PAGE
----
Parenting: His excitement could be clearly seen from the impatience building from waiting outside the gate for the inauguration ceremony to get over.

The four-year-old child cannot wait to get his hands on the newly fitted seesaw and slides at the IT park’s or TechPark’s first Early Childhood Care and Development (ECCD) centre that was inaugurated on December 2 in Thimphu.

No sooner did the guests settle for refreshments after the launch, a group of children along with their mothers entered the compound of the ECCD centre.

TechPark’s CEO Tshering Cigay Dorji said that the centre was constructed to help working parents at the IT Park and to ensure that their children have access to a healthy development and help them reach their full potential, as the first years of life are critical to the development of a child.

The lack of such a centre at the park was a growing concern especially among the working mothers said Tshering Cigay Dorji. “At least 10 to 15 parents were bringing their children to the workplace as they did not have anyone to look after the children at home.”

Considering the issue faced by some of the employees at the park, the management last year provided a temporary day-care facility for some 30 children in a room. “However, the condition in the temporary centre was too small and crowded,” he said.

The centre was built at a cost of Nu 2.5 million from DHI and an additional budget of Nu 1.28 million from UNICEF. Tshering Cigay Dorji said that the remaining budget will be used to improve the play area, procure play things, educational toys, equipment and stationery.

The centre has a capacity to accommodate 60 children.

Thimphu TechPark today houses five foreign companies, a data centre and an incubation centre for entrepreneurs and employs around 830 Bhutanese youths of which about 60 percent are women.

He said that in a survey conducted by the park, there are about 40 employees who have children between the ages of 3 months to 5 years. “This number is expected to increase since almost all the employees are in their 20s and 30s.”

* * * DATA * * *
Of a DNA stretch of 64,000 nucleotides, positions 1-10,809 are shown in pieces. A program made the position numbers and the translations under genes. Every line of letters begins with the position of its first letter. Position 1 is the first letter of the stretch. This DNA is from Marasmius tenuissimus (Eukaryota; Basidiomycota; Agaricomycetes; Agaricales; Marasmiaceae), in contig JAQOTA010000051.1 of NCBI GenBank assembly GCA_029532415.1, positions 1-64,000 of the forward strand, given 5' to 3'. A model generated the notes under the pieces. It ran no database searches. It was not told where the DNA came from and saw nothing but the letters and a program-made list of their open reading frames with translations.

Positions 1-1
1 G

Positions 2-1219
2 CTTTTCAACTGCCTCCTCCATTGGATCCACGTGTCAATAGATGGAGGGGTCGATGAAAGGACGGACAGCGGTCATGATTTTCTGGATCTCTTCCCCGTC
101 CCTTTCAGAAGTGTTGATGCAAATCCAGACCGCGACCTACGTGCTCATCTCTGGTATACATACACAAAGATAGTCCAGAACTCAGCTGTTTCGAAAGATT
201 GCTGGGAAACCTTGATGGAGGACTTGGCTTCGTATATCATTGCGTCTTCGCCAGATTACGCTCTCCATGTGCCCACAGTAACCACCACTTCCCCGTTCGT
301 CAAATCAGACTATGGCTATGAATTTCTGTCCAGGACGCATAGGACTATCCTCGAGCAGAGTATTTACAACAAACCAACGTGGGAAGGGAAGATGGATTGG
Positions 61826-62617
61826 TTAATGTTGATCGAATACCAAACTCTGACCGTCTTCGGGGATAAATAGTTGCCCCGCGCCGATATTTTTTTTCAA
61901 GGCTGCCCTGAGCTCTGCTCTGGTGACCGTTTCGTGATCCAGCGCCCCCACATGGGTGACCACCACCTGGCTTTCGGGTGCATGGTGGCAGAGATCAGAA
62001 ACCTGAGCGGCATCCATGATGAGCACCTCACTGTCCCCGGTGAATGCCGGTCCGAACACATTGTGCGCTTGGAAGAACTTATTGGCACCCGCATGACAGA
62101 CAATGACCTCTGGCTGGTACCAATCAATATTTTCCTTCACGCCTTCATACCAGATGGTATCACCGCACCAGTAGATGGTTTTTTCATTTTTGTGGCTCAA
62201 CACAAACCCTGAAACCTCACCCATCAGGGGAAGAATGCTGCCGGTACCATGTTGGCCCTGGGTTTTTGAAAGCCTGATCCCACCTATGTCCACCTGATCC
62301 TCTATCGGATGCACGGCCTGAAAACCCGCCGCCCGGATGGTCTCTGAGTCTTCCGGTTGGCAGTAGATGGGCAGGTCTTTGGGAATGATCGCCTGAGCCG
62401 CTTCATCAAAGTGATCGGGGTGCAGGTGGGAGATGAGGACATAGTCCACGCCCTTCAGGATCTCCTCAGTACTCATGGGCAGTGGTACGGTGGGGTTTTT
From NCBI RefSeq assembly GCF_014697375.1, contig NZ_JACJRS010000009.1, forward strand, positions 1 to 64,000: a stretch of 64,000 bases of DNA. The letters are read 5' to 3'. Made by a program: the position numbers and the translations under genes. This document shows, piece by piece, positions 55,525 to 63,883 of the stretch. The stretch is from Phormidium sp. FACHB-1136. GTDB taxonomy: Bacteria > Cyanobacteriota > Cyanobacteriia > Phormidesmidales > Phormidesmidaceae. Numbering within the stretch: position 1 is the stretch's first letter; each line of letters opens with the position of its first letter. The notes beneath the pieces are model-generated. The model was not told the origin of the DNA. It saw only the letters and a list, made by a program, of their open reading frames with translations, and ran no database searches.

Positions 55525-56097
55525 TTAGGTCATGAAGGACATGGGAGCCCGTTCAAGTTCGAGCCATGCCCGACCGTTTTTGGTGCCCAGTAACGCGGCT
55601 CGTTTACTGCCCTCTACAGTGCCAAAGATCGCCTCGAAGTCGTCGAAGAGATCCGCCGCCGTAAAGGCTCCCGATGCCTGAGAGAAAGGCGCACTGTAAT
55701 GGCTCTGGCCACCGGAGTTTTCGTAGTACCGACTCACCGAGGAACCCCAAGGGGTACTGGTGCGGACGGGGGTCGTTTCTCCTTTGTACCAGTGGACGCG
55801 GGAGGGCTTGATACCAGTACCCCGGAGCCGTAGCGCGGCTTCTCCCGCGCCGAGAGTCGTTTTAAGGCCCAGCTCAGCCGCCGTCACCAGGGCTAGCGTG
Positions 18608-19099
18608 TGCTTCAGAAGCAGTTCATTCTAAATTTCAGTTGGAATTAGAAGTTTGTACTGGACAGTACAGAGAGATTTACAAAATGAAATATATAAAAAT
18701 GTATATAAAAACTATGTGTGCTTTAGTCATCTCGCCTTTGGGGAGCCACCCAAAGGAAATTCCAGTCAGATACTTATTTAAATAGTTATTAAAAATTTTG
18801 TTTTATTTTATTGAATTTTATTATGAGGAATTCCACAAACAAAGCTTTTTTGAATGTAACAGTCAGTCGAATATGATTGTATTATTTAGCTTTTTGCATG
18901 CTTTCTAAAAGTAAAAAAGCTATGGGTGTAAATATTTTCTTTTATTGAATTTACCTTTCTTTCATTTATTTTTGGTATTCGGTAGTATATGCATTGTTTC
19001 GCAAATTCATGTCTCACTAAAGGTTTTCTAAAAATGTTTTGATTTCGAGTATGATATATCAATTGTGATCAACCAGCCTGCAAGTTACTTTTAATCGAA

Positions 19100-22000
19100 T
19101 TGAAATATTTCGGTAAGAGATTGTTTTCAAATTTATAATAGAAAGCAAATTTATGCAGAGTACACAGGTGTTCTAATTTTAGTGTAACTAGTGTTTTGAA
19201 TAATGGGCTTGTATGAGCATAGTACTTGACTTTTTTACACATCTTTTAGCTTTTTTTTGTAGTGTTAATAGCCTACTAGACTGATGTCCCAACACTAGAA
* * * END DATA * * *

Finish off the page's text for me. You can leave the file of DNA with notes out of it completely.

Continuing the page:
Labour minister Ngeema Sangay Tshempo said that the centre will enhance the productivity of the entire TechPark community as well as their wellbeing. “The new working culture has brought an added burden to parents especially working mothers.”

Lyonpo said that the pressure on working mothers causes women employees to give up their careers. He added that this has contributed to the unemployment scenario in the country.

According to the 13th National Labour Force Survey, women unemployment stood at 12.7 percent to 8.2 percent among men. The overall labour force participation rate among women was also recorded at 55.9 percent to 71.2 percent for men last year.

Recognising such challenges and issues the minister said that the government has embarked on a mission to reform the system and address the problem of childcare and development.

Currently, there are seven government agencies in Thimphu where ECCD centres are available. A total of 123 children are enrolled in these centres.

According to education statistics, there are 251 ECCDs in the country of which 198 are government initiated and 53 are private. A total of 5,894 children are enrolled in theses ECCDs, where 4,459 are in government centres and 1,435 in privately owned centres.

“Despite this remarkable progress, we want to go further,” said the minister. “We are urging every office, government or private, to have an ECCD centre in their premise.”

He said that an impact evaluation study on the ECCD centre programmes in the country by Save the Children Fund conducted last year found that having access to ECCD programmes support stronger learning and development gains for children than not having access to ECCDs, and better prepares them for primary school.

“It also shows that early learning programmes help in the wholesome growth and development of the child,” he added.

Younten Tshedup